The Jacques Family


Strictly speaking, we are concerned with Alfred Jacques and his son Hubert, who were editors of The Herald for more than half a century, but they had an interesting family history, so we will look briefly at the wider picture, which takes us back to Scotland in the 18th century.

It is thought that the family name was originally 'Jack' and the first Jacques we know about is David, who married Jean Gillies in Douglas, Lanark in 1784. David was a gardener and moved to Windermere, where he worked on Belle Isle, one of the islands in the lake.

Belle Isle Windermere in a calm, 1786
'Belle Isle Windermere in a calm, 1786' by Philip Jacques de Loutherbourg.
Image source: Wikigallery.org

David and Jean apparently had thirteen children. Two of them, Allison and James, were drowned together in Lake Windermere and another, George, died at the Battle of Waterloo. The child we want is David (died 1831), who went to Keighley, Yorkshire and was also a gardener and a dealer in British wines. He married Elizabeth Corlass (died 1856), whose grandmother was surnamed Playtress, which will become relevant in a moment.

Keighley was known for textiles (one Corlass owned a cotton mill) and David and Elizabeth's son, Plateras Lawson Jacques (born 1828), became a woolcomb maker. His first name is spelt differently each time it is recorded, but Plateras will suffice for present purposes. In 1851 he married Ellen Jennings and they had eight children, one of whom died in childhood. At one point they emigrated to the USA, but swiftly returned to Keighley, where Plateras died on 3 October 1870. In 1871 Elizabeth was still in Keighley, where her sons, William and Alfred, and daughter, Sarah, were all involved in worsted spinning. In 1875 she married widower Isaac Holmes, who had two sons: all three of them apparently died in the late 1870s and in about 1878 Ellen, reverting to her former surname of Jacques, moved the family down to Sutton in Surrey, by which time William had become an architect and Alfred a journalist. Ellen died in 1898.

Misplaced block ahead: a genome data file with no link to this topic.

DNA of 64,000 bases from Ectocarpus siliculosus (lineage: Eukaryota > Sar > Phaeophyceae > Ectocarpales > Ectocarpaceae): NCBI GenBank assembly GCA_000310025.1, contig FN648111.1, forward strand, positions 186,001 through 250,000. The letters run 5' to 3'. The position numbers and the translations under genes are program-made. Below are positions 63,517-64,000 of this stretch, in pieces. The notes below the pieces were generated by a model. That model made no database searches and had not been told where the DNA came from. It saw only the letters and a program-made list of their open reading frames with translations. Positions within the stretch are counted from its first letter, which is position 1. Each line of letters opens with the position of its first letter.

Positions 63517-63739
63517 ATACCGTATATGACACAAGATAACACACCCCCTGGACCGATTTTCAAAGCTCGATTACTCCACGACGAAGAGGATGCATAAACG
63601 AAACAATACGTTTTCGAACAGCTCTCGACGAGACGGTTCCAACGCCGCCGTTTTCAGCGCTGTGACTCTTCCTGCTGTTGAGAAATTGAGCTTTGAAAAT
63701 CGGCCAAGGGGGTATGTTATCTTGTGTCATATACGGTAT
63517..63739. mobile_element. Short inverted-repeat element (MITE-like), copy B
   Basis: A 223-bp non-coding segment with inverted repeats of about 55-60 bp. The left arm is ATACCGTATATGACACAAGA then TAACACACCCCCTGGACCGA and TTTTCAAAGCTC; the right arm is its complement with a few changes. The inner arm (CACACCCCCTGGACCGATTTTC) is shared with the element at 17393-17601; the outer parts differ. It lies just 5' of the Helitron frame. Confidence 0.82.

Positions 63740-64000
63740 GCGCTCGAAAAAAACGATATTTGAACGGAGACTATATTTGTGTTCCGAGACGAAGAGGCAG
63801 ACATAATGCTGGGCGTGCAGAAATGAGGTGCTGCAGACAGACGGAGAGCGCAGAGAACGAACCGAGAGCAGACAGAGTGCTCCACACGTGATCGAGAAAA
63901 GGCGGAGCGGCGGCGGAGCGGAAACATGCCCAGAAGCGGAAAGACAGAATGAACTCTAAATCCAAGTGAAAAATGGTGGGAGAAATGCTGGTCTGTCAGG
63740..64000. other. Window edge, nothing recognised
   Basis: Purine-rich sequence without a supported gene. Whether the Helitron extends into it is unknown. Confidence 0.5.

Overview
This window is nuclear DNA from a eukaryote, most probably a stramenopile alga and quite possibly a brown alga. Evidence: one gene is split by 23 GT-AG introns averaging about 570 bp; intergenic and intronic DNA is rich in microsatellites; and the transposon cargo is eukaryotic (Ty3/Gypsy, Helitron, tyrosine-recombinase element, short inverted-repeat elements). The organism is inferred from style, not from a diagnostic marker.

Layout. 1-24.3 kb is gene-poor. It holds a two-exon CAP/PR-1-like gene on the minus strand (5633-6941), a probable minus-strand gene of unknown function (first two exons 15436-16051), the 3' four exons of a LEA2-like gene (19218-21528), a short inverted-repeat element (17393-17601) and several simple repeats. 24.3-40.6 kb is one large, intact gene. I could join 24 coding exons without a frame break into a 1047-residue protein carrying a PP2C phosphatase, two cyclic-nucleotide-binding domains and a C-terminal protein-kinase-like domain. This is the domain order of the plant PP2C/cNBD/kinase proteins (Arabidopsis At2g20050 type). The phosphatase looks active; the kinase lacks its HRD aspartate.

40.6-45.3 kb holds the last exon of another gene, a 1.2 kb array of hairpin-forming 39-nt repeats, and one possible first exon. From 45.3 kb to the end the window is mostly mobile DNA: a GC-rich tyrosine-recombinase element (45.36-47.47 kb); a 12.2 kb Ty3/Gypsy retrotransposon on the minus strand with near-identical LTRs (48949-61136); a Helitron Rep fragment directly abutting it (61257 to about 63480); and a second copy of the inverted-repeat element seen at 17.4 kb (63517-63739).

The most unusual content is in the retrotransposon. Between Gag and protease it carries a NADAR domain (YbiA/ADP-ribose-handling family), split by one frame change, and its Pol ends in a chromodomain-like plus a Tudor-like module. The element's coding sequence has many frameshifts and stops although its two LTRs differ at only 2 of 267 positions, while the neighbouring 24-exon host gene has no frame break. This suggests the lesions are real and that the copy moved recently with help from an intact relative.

'The Epsom Herald' started in 1878 and young Alfred, then only about 20 years of age (born c.1859 in Bradford), was its first editor, remaining in the post until his retirement in April 1929. He seems to have had a girlfriend called Emma Murgatroyd back in Yorkshire and he returned to Keighley in 1883 to marry her; they had two sons, Gerald (born 28 July 1884 Sutton) and Hubert (born 1888 Sutton). Alfred died on 22 February 1931 and Emma on 18 January 1935.

Gerald Jacques Hubert
Gerald Jacques, left, and Hubert, right.
Images courtesy of Roland Jacques © 2012.

Gerald qualified as an electrical engineer and joined the British Westinghouse Company in Manchester; he then went to Antwerp (1906) to work for the Bell Telephone Manufacturing Company. In 1911 he transferred to the Western Electric Company of America and was head of its European engineering information bureau until he was commissioned into the Royal Flying Corps in 1915. He saw active service in France and then became involved in experimental radar work, rising to the rank of Major, in the newly-formed RAF. He served in the Middle East and Egypt until 1920, when he became a patent attorney for Western Electric in London and subsequently returned to its engineering operation; at the time of his death he was Secretary to that company. He died on 3 March 1936 in Torquay.

Gerald Jacques in the RFC
Gerald Jacques in the RFC
Image courtesy of Roland Jacques © 2012.

Hubert followed in father's journalistic footsteps and took over editorship of The Herald on Alfred's retirement in 1929. In 1920 he had married Elsie Violet Howick (born 1899 Lewisham) and they had two children, Greville Lawson (born 4 April 1924) and Roland Trevor (1929). Hubert was much-respected and became a Fellow of the Institute of Journalists and Chairman of its Executive Committee. In 1936 he had a serious illness, but recovered and returned to the paper. However, in March 1937 he went down with influenza and, although he seemed to be recovering, died suddenly from a heart attack on 19 March. He was just 49 years old. James Wall then took over at The Herald.